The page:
How I Learned to Understand Multiple Chemical Sensitivities (MCS)

When I was in grad school, we always knew when the med students had anatomy and physiology cadaver lab.

That day, the whole school stunk from formaldehyde. Even though there were a lot of precautions taken – since it was a school of naturopathic medicine – and there was a relatively heightened awareness of how toxins affect the body, the fumes would make their way across the campus.  

I was pregnant that year and was hyper-sensitive to smells. I would develop severe nausea and headaches, even when I was in a different wing of the building, when the cadaver lab was in use, and I had no choice but to bolt outside. It happened weekly and it was a major pain in the neck.  I missed class, had to make up work and I am sure it did not help me to get on the good side of my professor. I loved her but she worked with cadavers every day and could no longer smell the formaldehyde. She would look at me like I was from the moon. She couldn’t, of course, force a pregnant woman to just deal with the fumes in that environment, but letʼs just say she wasnʼt thrilled about my special needs. 

I have a B.S. in Biology and an M.S. in nutrition from a top school. I have had awareness of these issues for years and have focused on purity of food and environment. Having healed from severe chronic digestive and immune function illness (Crohnʼs Disease) through nutrition, herbs and holistic practices, and as a mother to four beautiful, precious, compassionate children, I am rather aware of the dangers of the toxins that we are exposed to every day. I canʼt, therefore, explain why I had no concept about how debilitating MCS (multiple chemical sensitivities, formerly known as Environmental Illness) can be.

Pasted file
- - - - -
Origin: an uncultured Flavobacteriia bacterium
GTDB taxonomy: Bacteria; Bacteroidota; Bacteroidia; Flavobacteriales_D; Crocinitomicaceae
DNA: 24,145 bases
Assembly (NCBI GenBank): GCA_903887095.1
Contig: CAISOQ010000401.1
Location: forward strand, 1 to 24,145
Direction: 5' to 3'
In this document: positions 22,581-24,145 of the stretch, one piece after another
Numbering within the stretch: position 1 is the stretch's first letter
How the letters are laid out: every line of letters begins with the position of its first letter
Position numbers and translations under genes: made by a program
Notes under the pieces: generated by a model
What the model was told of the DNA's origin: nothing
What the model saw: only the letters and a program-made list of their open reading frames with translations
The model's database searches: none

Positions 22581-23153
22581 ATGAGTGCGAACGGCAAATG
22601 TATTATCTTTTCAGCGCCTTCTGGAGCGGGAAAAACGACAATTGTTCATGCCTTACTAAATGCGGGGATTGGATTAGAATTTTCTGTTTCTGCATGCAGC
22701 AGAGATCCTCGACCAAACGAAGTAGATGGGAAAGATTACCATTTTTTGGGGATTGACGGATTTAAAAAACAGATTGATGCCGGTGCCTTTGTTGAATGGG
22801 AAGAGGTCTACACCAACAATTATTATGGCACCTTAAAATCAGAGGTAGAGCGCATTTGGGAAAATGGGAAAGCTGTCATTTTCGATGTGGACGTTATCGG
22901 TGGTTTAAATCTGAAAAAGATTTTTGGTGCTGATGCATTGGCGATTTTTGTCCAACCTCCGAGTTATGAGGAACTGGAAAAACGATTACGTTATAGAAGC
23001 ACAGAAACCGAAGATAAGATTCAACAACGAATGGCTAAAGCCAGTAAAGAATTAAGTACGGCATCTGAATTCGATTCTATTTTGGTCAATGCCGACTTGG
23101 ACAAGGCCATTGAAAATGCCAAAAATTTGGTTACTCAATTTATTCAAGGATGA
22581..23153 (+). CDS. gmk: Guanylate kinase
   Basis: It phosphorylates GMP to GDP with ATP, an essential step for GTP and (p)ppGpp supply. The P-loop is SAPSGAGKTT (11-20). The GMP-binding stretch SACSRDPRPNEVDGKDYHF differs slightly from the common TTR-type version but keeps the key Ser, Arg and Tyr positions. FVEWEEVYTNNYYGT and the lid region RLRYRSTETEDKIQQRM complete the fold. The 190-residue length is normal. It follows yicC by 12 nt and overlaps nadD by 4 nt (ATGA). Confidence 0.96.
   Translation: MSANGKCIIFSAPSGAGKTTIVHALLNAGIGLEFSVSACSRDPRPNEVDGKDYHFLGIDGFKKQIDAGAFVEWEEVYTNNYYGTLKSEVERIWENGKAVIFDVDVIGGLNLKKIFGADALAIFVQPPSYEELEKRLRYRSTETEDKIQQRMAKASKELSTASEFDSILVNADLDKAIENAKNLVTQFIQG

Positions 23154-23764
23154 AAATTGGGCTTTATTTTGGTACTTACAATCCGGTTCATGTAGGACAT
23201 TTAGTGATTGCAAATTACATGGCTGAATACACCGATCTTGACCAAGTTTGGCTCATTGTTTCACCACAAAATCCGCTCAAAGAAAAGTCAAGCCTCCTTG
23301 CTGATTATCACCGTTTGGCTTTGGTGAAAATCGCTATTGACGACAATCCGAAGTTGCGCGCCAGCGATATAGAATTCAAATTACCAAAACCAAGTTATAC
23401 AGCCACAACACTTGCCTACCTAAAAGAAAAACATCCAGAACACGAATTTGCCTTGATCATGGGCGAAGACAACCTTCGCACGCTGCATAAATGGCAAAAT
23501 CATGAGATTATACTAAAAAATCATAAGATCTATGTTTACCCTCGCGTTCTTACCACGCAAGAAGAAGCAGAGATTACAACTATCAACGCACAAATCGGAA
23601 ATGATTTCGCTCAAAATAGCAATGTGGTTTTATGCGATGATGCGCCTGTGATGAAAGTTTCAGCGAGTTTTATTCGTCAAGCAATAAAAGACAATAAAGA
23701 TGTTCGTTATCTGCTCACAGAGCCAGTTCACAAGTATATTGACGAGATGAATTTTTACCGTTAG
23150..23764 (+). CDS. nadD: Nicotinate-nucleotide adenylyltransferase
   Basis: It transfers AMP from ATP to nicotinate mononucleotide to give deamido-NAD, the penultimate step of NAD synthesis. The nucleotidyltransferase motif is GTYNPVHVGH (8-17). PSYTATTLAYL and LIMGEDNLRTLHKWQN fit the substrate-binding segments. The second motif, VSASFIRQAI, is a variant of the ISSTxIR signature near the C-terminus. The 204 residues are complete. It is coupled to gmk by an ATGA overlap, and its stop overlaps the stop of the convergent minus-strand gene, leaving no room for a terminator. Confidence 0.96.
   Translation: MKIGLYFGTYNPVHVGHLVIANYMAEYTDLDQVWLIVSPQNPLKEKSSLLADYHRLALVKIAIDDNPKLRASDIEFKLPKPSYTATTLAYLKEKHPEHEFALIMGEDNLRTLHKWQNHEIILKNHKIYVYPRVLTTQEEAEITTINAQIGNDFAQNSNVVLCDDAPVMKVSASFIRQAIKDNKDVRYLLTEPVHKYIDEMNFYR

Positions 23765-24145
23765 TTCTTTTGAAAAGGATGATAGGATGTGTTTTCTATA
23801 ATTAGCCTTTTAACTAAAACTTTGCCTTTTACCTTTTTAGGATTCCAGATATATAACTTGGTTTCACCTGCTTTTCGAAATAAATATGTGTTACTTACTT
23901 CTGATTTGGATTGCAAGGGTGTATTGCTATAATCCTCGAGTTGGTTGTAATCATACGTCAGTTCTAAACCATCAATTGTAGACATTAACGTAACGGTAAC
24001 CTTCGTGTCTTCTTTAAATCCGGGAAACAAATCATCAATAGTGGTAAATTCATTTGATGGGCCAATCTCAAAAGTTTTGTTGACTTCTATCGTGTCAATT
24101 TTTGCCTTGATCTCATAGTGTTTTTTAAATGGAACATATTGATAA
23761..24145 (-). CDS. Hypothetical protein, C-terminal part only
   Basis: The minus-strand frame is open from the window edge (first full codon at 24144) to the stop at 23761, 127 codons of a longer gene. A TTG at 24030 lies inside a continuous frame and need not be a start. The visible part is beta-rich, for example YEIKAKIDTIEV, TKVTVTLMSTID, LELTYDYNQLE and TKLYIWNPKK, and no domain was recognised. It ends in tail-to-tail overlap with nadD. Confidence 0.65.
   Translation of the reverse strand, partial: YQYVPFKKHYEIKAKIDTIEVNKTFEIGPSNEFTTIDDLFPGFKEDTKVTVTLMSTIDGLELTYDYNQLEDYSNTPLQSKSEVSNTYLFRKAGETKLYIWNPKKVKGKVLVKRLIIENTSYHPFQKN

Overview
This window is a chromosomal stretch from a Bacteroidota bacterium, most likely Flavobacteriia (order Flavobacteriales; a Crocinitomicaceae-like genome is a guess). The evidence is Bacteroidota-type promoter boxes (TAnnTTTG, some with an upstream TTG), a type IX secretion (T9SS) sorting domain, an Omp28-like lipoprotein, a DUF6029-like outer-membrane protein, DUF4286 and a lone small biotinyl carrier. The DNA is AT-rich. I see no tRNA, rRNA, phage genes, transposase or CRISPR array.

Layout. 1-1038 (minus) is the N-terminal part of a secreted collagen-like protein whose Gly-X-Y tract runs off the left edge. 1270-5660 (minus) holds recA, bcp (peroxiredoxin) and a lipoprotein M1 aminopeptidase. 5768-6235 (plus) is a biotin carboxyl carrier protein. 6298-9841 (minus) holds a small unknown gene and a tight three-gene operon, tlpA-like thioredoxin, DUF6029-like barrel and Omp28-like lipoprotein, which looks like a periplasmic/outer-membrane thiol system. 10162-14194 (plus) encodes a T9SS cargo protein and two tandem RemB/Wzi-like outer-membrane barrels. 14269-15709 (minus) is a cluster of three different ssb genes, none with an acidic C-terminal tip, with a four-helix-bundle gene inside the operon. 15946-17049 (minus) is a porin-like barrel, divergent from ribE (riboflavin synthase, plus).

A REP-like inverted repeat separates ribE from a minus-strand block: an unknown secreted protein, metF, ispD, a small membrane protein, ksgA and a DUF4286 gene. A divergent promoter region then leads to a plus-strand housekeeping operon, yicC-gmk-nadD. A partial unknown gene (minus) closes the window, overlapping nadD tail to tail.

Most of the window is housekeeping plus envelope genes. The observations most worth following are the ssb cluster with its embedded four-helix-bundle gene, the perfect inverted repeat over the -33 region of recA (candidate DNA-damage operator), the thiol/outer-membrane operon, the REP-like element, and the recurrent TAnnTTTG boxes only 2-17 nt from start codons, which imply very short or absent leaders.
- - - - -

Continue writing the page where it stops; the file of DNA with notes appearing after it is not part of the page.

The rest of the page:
I really didn’t understand it until a close family member became devastatingly ill with it.  It started off with a little bit of sensitivity but over the course of about a year, it became full blown due to what I now know to be known as “spreading”. When I say full blown I mean she canʼt leave her house because everything makes her feel like she is going to die. When I say everything, I mean perfume, shampoo, laundry detergent, dryer sheets, cleaning sprays, off gassing carpets, off gassing mattresses and shower curtains, vinyl windows, fluorescent lights, treated paper (i.e. magazines) just to name a few. She can not fly to visit us, she can not have repair people come into her home, she can not go anywhere lest there be air freshener in a public bathroom. Truly debilitating, isolating, and devastating.  

I look back at my temporary experience as a pregnant woman trying to avoid toxic exposures to my baby, and try to imagine it. Itʼs like that but every day and everywhere. I am aware that I can not even imagine what it is like.

Where can she go?

Where can she live?

Where can she be that she does not have to live in constant fear and anxiety of exposure?

Who can she relate to that will not look at her like she is crazy and overly neurotic and emotional like my professor did (even though she tried her best not to)?

know this is a big struggle for those living with and healing from MCS. I know there are communities building and knowledge is spreading. I am not an MCS sufferer, but I love someone who is. I want to say to you, I get it. Well, at least, I am trying to.

by Ora

One thought on “How I Learned to Understand Multiple Chemical Sensitivities (MCS)

  1. pepper says:

    So few people “get it”. I have had MCS for 20 years and it is a difficult illness to cope with. How kind that you have empathy for your friend and others that suffer..
    Many people cannot step out of their own problems into someone elses. I applaud your generous spirit and I’m sure your friend takes great comfort from your understanding.

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